Let's first clearly distinguish the terms 'authentic item' and 'replica' per se. Here is an example: a 19th century cast-iron statue of Diana de Gabies is an authentic antique item from the 19th century. However, this statue was in fact made after the antique Roman original that was excavated in 1792 and is to be seen in the Louvre in Paris since 1820. Hence, this cast-iron statue is at the same time an 'authentic item' and 'replica'. Indeed, it can sometimes be very difficult to distinguish an authentic item from a replica: it is not difficult in a time when scanners exist that can copy statues accurately to within a millimetre. Nevertheless, there are many means to indicate a statue correctly. Catalogues, antique catalogues, reference books. Statues, vases, urns in terracotta or cast iron are often authenticated: in many cases workshop, year and sometimes manufacturer are indicated on the items. The patine and covering often reveal much about the age of certain items. The origin (domains, parks, castles, country houses) of an item can also be a great help to discover the age of it. Various kinds of stone and marble can, for example, be examined for their year of processing at the patrimony of art in Brussels. There are (nuclear) laboratories that, for example, can examine lead and determine whether it has been cast recently or in the period 1880-1920 or between 1700-1800.
Distinguishing cut (sculptured) and cast items can be a very hard task, even for experts. There are few written laws that can replace the experiment of putting the two items next to each other and comparing them. However, let's try.
Cast-iron reproductions with an 'antique finishing touch' are a real plague among antique garden ornaments. If a cast-iron item is not marked, it can only be attributed to a manufacturer. As long as no unarguable evidence is produced, as, for example, solid evidence of origin, no manufacturer's name can be appropriated unless the item is authenticated.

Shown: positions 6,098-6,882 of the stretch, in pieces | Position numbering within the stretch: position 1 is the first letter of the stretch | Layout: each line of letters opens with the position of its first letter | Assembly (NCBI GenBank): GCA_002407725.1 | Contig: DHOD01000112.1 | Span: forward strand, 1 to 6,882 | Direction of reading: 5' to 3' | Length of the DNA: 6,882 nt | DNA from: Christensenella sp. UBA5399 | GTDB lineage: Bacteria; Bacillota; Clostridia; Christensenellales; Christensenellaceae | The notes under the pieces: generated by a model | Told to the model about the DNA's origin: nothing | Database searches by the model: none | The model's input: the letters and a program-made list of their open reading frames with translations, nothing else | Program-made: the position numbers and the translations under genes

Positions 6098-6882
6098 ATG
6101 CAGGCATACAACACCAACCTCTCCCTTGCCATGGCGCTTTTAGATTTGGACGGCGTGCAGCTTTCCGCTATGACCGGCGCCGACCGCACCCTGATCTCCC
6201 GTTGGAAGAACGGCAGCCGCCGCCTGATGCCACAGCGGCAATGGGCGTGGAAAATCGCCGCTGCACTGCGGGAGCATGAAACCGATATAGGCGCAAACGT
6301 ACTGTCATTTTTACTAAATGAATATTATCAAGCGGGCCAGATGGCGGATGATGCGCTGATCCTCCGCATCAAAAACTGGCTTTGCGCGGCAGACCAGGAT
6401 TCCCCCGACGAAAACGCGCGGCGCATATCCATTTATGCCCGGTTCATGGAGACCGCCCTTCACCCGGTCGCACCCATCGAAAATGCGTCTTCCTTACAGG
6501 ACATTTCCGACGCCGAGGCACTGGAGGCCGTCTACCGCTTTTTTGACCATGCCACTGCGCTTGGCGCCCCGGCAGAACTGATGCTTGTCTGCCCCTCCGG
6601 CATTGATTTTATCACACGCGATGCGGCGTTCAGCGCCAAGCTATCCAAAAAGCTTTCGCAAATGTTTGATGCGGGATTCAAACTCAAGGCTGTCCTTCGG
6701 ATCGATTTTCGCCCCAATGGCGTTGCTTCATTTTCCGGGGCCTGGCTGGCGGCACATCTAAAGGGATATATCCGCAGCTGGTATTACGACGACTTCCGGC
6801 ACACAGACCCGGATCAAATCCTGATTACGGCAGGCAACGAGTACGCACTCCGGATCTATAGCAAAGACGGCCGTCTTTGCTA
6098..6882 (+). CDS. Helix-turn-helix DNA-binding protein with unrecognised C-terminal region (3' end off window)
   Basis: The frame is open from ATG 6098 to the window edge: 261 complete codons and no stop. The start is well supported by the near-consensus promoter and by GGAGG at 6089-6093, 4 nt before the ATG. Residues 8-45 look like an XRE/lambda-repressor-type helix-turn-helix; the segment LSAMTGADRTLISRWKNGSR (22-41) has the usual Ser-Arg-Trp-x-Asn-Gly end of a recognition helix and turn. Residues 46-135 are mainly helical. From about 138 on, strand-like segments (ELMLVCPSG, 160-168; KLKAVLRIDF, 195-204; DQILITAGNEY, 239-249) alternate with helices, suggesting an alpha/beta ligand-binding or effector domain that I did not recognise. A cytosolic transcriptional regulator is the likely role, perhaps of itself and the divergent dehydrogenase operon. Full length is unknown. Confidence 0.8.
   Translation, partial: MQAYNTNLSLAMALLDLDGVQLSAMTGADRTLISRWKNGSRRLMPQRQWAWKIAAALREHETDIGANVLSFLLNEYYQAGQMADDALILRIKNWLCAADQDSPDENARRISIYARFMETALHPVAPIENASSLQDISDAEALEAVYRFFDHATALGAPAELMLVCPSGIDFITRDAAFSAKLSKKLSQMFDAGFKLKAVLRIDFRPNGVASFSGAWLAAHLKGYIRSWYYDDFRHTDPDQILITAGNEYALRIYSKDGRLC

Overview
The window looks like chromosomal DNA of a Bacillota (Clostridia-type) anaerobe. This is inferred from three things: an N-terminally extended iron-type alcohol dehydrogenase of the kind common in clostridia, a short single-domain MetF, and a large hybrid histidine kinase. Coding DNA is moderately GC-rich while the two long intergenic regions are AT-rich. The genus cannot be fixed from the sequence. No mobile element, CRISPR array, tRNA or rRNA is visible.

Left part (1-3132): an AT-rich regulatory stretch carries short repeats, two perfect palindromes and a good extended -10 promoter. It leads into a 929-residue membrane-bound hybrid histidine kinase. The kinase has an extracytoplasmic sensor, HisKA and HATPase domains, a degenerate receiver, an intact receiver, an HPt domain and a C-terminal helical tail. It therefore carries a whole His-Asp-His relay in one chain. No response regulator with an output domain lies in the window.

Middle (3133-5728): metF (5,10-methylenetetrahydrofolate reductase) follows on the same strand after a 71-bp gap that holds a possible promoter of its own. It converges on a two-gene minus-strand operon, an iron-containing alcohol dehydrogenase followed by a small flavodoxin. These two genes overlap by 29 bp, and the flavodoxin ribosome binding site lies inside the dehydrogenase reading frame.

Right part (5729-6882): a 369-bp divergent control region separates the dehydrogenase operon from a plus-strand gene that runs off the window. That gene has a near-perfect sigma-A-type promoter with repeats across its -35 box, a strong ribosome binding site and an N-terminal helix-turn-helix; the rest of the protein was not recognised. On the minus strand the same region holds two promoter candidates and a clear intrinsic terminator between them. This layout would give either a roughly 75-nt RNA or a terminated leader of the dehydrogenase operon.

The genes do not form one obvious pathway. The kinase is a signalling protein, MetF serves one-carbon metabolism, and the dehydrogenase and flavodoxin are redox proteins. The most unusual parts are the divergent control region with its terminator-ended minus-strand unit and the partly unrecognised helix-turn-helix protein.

Old cast-iron items weigh a whole lot more than their modern matches. Cast iron from the beginning of the 19th century will for its part weigh heavier than items that were cast at the end of the 19th century (the earliest manufacture of cast-iron ornaments in Europe started in the late 1820s-1830s)
Hold a magnet close to the surface of an item. If the magnet is attracted, the item is made of ferrometal, this is iron. If the magnet is not attracted, the statue is nonferrous (made of aluminium, bronze, zinc,. . . ). It is very exceptional that a very thick coat of paint (or several coats above each other) prevents that a magnet is attracted by a ferrometal.
In the 19th century joints were made by means of iron bolts and square nuts. Hexagonal nuts were used as from 1905 onwards. If all nuts in one statue are hexagonal, it is generally believed that it was made between the mid and late 20th century. Square nuts, however, do not prove that an item is of an earlier period: it is easy to screw square nuts into a new item. On the other hand, it is also possible that after restoration the old nuts of an antique item have been replaced. Only one hexagonal nut between a range of square ones indicates a recent replacement of an old nut. Items that have no visible nuts or bolts indicate joints due to welding or soldering. This can or cannot refer to later manufacture. 19th century weldings exist. Replaced bolts on urns and vases are frequent.
There is a widespread misunderstanding that metric thread would indicate new items and Withworth thread antique ones. Metric threads originate in Napoleonic countries like Benelux, France, Germany, Austria and Switzerland. Withworth threads originate in Victorian countries like the United Kingdom and the Commonwealth, the United States, Australia, India,. . It is a misunderstanding that metric threads are most spread, on the contrary: Withworth threads and their equivalents UNC and UNF (in the U. S. ) are most spread worldwide. Metric thread can easily be found on items made as from 1850 onwards
Late 20th century items sometimes show grinding spots. These have been caused by grinding seams of moulds. 19th century matrices were made more precise (fitted better into each other) and thus less had to be corrected afterwards. Grinding spots can, however, also be the consequence of restoration : now try to discover if it is about a restoration or a new item. An item can also have serrated edges after being removed from the mould. 19th century items were much better finished with regard to this. Irregular welded repairs on an object indicate that it has been broken. Many coats of paint can indicate that the item is not new. Examine the inside and bottom for bolts and nuts that are covered with different coats of paint or otherwise. Old rust on antique items is very deeply, dark coloured, recent rust is clear orange. Old items without rust cannot be of cast iron.